How do tribal communities in developing countries without functioning police, judges, law courts and prisons ensure social stability? This question is of perennial interest to anyone familiar with tribal societies. It is difficult for those of us familiar with such state institutions of law enforcement to imagine how people in tribal environments create order, particularly in dense populations like that of the New Guinea Highlands which also prizes individual political autonomy.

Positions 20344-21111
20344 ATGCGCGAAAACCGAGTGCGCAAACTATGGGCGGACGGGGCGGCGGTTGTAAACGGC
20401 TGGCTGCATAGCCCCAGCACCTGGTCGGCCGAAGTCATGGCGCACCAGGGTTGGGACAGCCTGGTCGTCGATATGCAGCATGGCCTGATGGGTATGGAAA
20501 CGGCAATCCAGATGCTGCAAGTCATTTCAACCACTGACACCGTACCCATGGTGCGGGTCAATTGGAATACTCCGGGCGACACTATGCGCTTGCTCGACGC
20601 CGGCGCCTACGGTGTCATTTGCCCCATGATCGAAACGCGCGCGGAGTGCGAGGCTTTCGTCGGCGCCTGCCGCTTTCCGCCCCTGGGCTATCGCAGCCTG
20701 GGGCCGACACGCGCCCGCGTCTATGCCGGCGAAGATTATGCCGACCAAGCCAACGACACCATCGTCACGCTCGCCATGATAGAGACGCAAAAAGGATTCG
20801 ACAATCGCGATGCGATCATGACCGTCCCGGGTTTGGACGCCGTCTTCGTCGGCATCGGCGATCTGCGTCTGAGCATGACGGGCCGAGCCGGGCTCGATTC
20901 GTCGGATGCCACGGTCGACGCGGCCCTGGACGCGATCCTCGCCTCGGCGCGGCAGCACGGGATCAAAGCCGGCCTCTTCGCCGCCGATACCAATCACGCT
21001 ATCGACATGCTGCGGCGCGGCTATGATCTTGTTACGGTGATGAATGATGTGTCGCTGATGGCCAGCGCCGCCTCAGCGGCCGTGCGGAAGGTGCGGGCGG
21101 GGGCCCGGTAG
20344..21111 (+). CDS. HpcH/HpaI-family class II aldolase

The popular image – traceable to Renaissance times, when Europeans first encountered tribal peoples – is of savages condemned to disorderly, even anarchic lives of constant violence and frequent bloodletting. A recent example of this image is portrayed and promulgated by Jared Diamond in “Vengeance Is Ours: What can tribal societies tell us about our need to get even?” published in the The New Yorker, April 21, 2008.